|Everyone that doesn't think that hip hop started with Snoop Doog or Ja Rule, knows that the early 90s gave birth to some of the best and most exciting rap that ever came out. Okay, I know you purists will scream blasphemy, how '88 was the best year for rap and blahzay blah. Sure '88
was incredible. However, there's a good reason why suddenly the aesthetic of the early 90s can be heard on so many current releases, or why there's a bundle of used to be shelved records now appearing on the, well, record store shelves.
|One of them is A.D.O.R.'s "Classic Bangerz Vol. 1". And it's an interesting occasion, how A.D.O.R.'s a quick one to get his stuff out. Interesting because, sure, he had a certified hit with "Let It All Hang Out".
But considering what I can remember of the old Yo! MTV Raps days, that was about it. So it's not like there he had that much of a career to look back on. And "Let It All Hang Out" already came out on the 1998 album "Shock Frequency".
So it's not like that track was impossible to get.
| But at the same time it's also a good occasion, because you will probably not be able to get that album anymore [actually I'm wrong here: you can still get the record at the Tru Reign website]. Neverthless, maybe a little too
many of the good songs on here, were already on that record.
| That starts with the other Pete Rock produced song (yes, "Let It All Hang Out" was produced by Pete Rock) "Enter The Center", or two of the Diamond produced songs,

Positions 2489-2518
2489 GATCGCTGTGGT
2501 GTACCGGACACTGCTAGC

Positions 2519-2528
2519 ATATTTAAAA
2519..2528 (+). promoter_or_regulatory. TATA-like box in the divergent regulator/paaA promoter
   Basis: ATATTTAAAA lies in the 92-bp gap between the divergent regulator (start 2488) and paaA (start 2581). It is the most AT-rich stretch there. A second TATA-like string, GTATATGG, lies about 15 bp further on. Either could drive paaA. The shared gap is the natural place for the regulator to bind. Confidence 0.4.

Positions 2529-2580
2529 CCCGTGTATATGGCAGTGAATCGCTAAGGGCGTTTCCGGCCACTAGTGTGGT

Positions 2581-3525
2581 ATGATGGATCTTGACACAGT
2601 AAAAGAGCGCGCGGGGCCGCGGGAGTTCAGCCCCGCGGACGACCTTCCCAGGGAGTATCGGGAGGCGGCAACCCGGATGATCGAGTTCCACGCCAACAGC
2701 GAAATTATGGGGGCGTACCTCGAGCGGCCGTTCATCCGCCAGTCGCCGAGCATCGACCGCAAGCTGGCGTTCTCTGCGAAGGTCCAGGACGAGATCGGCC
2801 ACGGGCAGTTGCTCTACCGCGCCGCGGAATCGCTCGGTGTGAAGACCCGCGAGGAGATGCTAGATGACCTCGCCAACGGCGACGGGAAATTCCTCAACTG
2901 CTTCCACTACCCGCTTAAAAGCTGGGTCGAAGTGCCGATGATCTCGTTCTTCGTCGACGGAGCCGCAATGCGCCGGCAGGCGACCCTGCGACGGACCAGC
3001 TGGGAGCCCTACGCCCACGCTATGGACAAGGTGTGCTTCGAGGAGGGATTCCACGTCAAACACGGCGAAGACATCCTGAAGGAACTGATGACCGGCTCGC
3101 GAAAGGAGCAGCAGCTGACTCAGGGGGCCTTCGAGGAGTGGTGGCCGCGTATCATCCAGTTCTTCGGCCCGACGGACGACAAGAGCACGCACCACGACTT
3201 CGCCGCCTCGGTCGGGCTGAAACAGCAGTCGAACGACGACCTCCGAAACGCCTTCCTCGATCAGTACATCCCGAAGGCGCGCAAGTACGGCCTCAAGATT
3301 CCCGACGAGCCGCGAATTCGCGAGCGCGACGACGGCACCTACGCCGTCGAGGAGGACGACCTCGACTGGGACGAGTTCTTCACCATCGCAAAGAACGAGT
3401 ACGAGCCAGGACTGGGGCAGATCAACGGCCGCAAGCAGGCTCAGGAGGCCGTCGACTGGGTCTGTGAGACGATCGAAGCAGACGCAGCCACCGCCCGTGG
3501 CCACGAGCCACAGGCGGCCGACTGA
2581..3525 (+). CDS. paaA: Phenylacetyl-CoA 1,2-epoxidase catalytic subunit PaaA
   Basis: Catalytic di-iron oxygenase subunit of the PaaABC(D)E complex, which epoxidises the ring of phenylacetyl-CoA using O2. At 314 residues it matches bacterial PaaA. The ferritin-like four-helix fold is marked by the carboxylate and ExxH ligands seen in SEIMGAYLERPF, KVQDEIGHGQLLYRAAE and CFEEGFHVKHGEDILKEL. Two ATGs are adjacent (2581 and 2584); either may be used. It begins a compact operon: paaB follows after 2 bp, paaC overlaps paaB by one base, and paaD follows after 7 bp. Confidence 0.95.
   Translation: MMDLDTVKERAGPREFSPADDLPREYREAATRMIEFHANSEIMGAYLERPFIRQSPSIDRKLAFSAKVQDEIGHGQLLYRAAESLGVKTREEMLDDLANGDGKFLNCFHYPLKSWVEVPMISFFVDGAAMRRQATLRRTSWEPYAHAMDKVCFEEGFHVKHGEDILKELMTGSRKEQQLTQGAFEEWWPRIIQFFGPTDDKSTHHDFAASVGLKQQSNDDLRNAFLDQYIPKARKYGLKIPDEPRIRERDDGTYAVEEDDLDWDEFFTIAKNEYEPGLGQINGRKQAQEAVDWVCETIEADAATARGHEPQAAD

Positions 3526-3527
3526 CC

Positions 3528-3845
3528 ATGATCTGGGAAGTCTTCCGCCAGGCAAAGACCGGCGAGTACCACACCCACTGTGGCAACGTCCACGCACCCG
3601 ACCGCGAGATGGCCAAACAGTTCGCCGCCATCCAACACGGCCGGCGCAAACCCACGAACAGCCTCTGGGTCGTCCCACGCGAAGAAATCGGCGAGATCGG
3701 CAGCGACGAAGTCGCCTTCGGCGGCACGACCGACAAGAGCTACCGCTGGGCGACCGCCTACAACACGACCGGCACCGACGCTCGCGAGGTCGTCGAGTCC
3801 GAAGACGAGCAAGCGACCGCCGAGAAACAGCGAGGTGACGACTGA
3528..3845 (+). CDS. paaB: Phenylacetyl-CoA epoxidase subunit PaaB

"The Rush" and "The Kid Is Crazy". It continues with "From The Concrete", produced by the dream team of Ski and Clark Kent (back on "Shock Therapy" credited
as DNA Productions), "One For The Trouble" by K-Def & Marley Marl (on "Shock Therapy" credited to Shaeez
) and "MC Chronicles", produced by Supa Will & A.D.O.R. himself. What then only leaves little
more on that old album to feature on a Volume 2.
| It also leaves little on this album that the people that followed A.D.O.R's career don't already know. But yes, that little includes a couple of gems. Be it the seemingly melancholic "Superfly" produced by Purple Penguin, that however is still used for braggadocio verses.
We get "Here Comes The Wrek" produced by the Trackmasters who actually used to do proper down and gritty beats (as well as in the case of Tone two good solo albums). We get another Diamond produced song with "Heart & Soul", as well as two remixes: the excellent
"Let It All Hang Out" version by Rae & Christian and "One For The Trouble" touched up by Sam Sever. And finally, but quite notably, it give us "Renegade Master" by Fatboy Slim. You know that geezer took Lord
Finesse for his greatest hit (man, don't ask me what the title of that was), and just like Finesse's voice carried that song, it's A.D.O.R.'s that was put over this very quick song, that'd be perfect for some true b-boy breaking.
| So this still gives plenty of reasons why you should pick this up; if you have "Shock Therapy" or not. If you don't have it, you actually must get this, cause "Let It All Hang Out" is quite the classic. And while
the others might not be, they are at least 'bangers'. Anything wrong with that?